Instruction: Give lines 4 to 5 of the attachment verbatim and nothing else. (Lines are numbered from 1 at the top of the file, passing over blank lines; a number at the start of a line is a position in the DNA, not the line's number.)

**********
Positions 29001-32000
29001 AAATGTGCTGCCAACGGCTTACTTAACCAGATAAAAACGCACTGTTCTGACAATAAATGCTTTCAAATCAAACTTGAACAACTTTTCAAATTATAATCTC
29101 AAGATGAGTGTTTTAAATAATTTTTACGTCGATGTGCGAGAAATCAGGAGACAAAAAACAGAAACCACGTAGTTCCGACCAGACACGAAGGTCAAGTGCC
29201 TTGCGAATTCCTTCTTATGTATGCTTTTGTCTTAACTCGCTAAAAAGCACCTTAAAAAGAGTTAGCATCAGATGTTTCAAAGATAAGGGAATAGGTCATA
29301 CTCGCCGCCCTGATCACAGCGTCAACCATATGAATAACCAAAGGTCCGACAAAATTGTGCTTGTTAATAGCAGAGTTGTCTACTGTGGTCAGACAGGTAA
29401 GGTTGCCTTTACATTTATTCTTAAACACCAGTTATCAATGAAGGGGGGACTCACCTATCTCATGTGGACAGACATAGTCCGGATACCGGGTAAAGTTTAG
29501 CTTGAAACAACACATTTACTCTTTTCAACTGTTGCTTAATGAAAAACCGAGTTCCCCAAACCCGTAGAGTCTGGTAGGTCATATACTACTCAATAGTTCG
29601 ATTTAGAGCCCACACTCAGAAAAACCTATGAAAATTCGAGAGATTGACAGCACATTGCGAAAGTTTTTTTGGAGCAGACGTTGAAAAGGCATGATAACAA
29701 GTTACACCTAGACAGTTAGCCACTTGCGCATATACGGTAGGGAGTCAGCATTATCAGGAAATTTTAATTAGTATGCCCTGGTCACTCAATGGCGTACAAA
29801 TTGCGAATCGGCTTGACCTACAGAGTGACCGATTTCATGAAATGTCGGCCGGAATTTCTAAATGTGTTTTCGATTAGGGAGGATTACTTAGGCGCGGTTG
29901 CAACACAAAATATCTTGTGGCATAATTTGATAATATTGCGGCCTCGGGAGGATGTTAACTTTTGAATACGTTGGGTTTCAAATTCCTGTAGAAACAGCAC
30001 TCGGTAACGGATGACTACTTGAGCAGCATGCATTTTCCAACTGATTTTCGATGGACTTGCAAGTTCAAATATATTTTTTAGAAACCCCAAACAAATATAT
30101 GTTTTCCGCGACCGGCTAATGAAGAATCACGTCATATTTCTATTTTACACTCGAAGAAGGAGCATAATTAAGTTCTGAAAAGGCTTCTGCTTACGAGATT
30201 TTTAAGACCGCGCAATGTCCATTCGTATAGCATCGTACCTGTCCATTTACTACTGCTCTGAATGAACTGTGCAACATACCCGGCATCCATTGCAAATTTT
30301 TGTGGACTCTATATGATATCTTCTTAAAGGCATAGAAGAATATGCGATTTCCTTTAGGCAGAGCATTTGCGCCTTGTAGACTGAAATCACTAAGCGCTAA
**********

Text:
29201 TTGCGAATTCCTTCTTATGTATGCTTTTGTCTTAACTCGCTAAAAAGCACCTTAAAAAGAGTTAGCATCAGATGTTTCAAAGATAAGGGAATAGGTCATA
29301 CTCGCCGCCCTGATCACAGCGTCAACCATATGAATAACCAAAGGTCCGACAAAATTGTGCTTGTTAATAGCAGAGTTGTCTACTGTGGTCAGACAGGTAA